The Chain Plate Project

The chain plates seem to be a project within a project, requiring their own design and special tooling, so I have decided to have a dedicated page for this installation.  beginning on the 27th September 2011, the project is ongoing.


Original Vivacity Chain Plate!

Original Vivacity Chain Plate... frightening!

The Chain plates required their own design.  The  original Vivacity chain plates left a lot to be desired, and so I started thinking about what needed to be done.  I had several requirements for my new chain plates and their method of securing.  Requirements were as follows:

Carries the loading to the hull

The old U Bolt fittings were woefully inadequate in this regard.  They were attached to the deck only, and it was only the hull to deck joint in way of the U bolt that carried any load to the hull.  I have seen several examples of Vivacities with horrible deck uplift in this area.  This arrangement had to go, hence the hull to deck modifications.  Any new chain plate would have to be a calculated and designed item that carries the loadings into the hull in an engineered manner.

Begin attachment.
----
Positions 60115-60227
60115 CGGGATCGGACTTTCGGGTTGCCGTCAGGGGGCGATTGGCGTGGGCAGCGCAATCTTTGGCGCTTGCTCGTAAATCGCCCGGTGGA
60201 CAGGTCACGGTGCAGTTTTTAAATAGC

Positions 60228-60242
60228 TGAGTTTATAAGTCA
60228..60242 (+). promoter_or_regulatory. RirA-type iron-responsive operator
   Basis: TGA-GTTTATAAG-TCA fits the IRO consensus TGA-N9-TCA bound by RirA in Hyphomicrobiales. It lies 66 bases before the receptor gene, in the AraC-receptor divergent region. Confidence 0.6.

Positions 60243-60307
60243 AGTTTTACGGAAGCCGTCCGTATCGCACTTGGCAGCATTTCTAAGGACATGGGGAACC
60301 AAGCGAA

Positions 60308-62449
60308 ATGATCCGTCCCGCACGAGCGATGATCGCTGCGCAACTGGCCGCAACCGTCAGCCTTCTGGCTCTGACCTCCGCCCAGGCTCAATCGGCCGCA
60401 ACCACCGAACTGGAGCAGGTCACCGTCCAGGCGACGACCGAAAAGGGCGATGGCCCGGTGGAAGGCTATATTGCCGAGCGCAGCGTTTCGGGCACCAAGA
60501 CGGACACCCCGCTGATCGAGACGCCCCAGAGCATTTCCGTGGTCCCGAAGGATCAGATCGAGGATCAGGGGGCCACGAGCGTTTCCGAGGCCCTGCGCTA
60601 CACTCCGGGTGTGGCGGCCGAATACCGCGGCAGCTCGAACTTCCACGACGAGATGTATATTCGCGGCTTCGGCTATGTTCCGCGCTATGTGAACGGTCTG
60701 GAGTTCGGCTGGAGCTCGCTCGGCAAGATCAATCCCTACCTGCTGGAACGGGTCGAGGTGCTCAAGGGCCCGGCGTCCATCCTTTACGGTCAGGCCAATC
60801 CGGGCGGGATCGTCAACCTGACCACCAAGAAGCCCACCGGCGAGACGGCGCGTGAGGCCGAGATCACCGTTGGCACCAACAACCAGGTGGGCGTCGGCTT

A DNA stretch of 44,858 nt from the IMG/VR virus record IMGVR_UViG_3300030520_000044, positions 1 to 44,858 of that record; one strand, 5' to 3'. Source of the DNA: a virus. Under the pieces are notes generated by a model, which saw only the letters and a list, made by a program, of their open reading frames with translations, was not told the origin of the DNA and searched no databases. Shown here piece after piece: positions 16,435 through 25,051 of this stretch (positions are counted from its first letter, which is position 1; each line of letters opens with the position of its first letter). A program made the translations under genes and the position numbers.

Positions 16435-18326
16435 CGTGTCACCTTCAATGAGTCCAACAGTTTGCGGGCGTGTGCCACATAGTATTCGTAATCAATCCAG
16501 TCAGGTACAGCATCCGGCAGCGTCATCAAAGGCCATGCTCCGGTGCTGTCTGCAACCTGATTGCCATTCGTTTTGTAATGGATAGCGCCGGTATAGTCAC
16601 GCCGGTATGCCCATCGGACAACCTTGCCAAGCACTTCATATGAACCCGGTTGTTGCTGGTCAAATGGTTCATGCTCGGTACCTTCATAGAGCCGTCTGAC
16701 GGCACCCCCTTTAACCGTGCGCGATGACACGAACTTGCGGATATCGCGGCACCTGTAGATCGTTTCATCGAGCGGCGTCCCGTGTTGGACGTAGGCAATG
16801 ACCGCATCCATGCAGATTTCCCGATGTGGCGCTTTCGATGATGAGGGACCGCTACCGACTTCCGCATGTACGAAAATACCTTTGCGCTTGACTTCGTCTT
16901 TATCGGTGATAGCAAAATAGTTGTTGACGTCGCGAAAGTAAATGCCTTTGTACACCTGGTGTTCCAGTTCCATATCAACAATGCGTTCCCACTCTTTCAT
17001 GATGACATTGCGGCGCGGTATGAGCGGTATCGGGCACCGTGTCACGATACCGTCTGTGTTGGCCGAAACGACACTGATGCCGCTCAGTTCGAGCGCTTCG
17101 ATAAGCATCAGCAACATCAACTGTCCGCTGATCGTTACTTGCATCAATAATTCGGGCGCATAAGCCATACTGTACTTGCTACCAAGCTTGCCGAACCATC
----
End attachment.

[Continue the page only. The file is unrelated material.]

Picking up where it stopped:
Correct Orientation

The chain plates have to orient fore and aft to look right on the existing deck chain plate upstands.  This makes things trickier as I could have just used traditional chain plate "knees" if transverse orientation was possible.  It is, but I feel the chain plate just would not look right on top of the upstand if it were.  Call me fussy!

Stronger than Wire Break Load

As discussed above, they have to be considerably stronger than the rigging wire break load.  The wire in use will be 4mm.  4mm wire typical break load is approx. 12.6kN, equivalent to a 1284kg, or 1.3 tonne pull.  Saving you the maths and naval architectural mind numbing reams of calcs, I have checked this and it is the right wire to specify for the Vivacity.  Peak Righting Moment is approx. 5.6kNm which translates to 4mm stainless 1x19 wire having a factor 3 safety in the Vivacity application.  My chain plates are designed to have a factor 4 safety on wire break load, i.e. they would fail at 5kN or 5.1 tonnes!  This margin of safety more than covers any poor bonding, and distributes the load into the hull over a very wide area, making the proposed arrangement very much superior to the original Vivacity offering.

Visible/Removable for inspection

A lesser requirement, although important.  The key fabrications that make this design work are visible within the cabin for inspection.  If they ever need removing, this can be achieved by unbolting and extracting the chain plate from its pocket.